In doing so, Jesus rocked Nicodemus' religious world...challenging his beliefs about the kingdom of God...about what it means to be born again..or being born from above -depending on your translation...about baptism...and about the work of the Spirit. The single act of curiosity led to a new understanding and awareness that Nicodemus did not see coming. Jesus conveyed to Nicodemus, and all who were listening, why God had sent him.
Now, here's the thing about Nicodemus' courageous curiosity...it wasn't that he had to overcome his fear of Jesus to approach him. Instead, Nicodemus had to be willing to risk the potential fall out that this secret meeting could cause. Keep in mind, Nicodemus is a Pharisee…a leader, in fact…probably a member of the Sanhedrin - the rulers of the temple and religious life. If he was caught inquiring...or if he was perceived to be sympathizing with Jesus...he could lose everything - possibly even his life. More likely, though, his curiosity would just cost him his authority...and the respect of others (which for a first century Jew may as well have been his life.) By approaching Jesus, Nicodemus was risking his security...his status in the community...his identity.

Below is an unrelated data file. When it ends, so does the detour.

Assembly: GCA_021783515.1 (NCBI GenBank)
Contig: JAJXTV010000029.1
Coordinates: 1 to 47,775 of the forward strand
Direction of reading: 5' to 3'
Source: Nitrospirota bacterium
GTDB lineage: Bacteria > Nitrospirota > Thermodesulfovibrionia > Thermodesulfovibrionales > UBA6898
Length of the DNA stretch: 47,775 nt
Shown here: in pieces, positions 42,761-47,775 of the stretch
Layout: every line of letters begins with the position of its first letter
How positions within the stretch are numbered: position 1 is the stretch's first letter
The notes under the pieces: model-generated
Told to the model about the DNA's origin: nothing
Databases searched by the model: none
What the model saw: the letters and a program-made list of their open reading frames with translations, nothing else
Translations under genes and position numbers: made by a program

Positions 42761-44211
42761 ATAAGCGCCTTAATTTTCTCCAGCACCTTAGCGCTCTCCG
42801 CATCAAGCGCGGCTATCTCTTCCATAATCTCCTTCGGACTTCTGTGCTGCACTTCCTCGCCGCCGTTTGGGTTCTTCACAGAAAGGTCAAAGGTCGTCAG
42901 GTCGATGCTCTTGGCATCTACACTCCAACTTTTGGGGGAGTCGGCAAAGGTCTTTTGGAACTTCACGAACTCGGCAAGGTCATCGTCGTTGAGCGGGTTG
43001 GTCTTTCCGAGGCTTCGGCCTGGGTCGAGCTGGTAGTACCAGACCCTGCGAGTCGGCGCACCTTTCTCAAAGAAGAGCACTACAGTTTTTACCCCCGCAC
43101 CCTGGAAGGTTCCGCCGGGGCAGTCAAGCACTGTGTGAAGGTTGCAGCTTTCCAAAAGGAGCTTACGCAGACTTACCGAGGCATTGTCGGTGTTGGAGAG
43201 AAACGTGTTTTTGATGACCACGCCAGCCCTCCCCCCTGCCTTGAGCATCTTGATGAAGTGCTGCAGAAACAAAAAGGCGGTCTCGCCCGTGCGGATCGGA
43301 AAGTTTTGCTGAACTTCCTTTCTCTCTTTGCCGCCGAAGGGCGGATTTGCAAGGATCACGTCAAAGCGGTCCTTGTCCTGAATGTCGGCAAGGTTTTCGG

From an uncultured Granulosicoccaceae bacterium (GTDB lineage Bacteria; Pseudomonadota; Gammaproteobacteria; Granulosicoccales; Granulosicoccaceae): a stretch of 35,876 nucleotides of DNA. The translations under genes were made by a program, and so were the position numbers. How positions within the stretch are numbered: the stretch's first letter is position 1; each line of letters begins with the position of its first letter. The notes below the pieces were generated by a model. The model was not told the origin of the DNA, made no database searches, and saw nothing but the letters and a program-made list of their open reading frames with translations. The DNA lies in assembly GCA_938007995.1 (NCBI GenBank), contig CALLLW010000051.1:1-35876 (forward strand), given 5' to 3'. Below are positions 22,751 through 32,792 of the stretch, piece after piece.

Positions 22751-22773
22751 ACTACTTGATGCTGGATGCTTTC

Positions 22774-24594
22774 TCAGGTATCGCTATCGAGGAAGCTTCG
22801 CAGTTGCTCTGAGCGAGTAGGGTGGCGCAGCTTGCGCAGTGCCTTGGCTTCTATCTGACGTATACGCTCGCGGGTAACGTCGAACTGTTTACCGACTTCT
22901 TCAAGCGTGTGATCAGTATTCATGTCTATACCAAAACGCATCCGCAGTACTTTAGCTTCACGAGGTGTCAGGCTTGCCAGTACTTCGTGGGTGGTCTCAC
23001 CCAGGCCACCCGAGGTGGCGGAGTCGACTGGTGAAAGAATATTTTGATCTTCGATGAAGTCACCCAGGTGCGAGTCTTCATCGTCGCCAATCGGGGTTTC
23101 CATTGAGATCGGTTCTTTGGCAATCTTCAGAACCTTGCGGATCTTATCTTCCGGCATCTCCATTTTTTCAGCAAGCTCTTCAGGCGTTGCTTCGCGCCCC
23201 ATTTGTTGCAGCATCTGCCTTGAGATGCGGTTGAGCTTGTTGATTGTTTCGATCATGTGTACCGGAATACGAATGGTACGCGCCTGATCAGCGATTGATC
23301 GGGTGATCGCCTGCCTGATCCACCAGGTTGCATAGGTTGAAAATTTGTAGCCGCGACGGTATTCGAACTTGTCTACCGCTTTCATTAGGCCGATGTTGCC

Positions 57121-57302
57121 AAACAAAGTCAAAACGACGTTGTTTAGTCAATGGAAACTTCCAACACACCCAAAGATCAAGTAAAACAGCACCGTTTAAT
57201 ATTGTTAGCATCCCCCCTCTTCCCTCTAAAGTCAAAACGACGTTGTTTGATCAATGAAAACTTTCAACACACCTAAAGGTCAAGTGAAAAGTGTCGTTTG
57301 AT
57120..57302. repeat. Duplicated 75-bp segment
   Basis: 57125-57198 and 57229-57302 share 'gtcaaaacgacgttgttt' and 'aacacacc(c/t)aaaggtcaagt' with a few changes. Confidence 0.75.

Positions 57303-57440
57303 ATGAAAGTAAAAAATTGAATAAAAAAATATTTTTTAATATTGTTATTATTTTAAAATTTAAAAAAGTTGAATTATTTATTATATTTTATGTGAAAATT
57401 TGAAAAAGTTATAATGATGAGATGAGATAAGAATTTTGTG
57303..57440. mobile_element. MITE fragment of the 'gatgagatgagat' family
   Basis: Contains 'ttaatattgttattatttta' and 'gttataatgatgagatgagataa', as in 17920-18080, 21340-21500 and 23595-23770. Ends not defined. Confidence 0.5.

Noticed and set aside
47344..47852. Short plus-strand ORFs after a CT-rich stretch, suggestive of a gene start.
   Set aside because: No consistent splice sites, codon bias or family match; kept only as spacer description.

In a way he was like Abram - who risked all these same things in order to follow God's instruction to uproot go to the unnamed land. However, unlike Abram, Nicodemus was not willing to put it all on the table. That is why he chose to visit Jesus at night. There was a lot less risk of getting caught. Nicodemus was deliberately cautious in how he inquired about this new teacher in town. He was curious but not bold.
Historically, this hesitation to be bold has been considered to be a flaw in Nicodemus. In fact, his name came to be synonymous with those who were willing to remain unnoticed, who lacked the courage to speak up and be bold. For example, in the book of Revelation, John of Patmos warns to beware of the Nicolatians - who were the Christians willing to worship pagan and Roman gods in order to avoid persecution. Likewise, John Calvin called those who were sympathetic to the reformation movement in the 16th century, but were also unwilling to be publically identified, Nicodemites. And in the midst of National Socialism, the German Christians were considered Nicodemus' heirs because they were willing to accommodate the gospel to the racism and anti-Semitism of the Nazi ideology. Even this morning, there are some Nicodemites and Nicolatians sitting in church pews struggling to be faithful Christians in this great nation.
As I said to Leanne earlier this week, Nicodemus was like a Democrat in Boone County - choosing to be quiet and go unnoticed because they are never sure that it is safe to speak up. Can you portray him that way? I was joking, of course, but I also empathize. It's not always easy to speak up when you know you are the minority voice...it's also frightening to admit that you're curious about something or someone that others around you are not.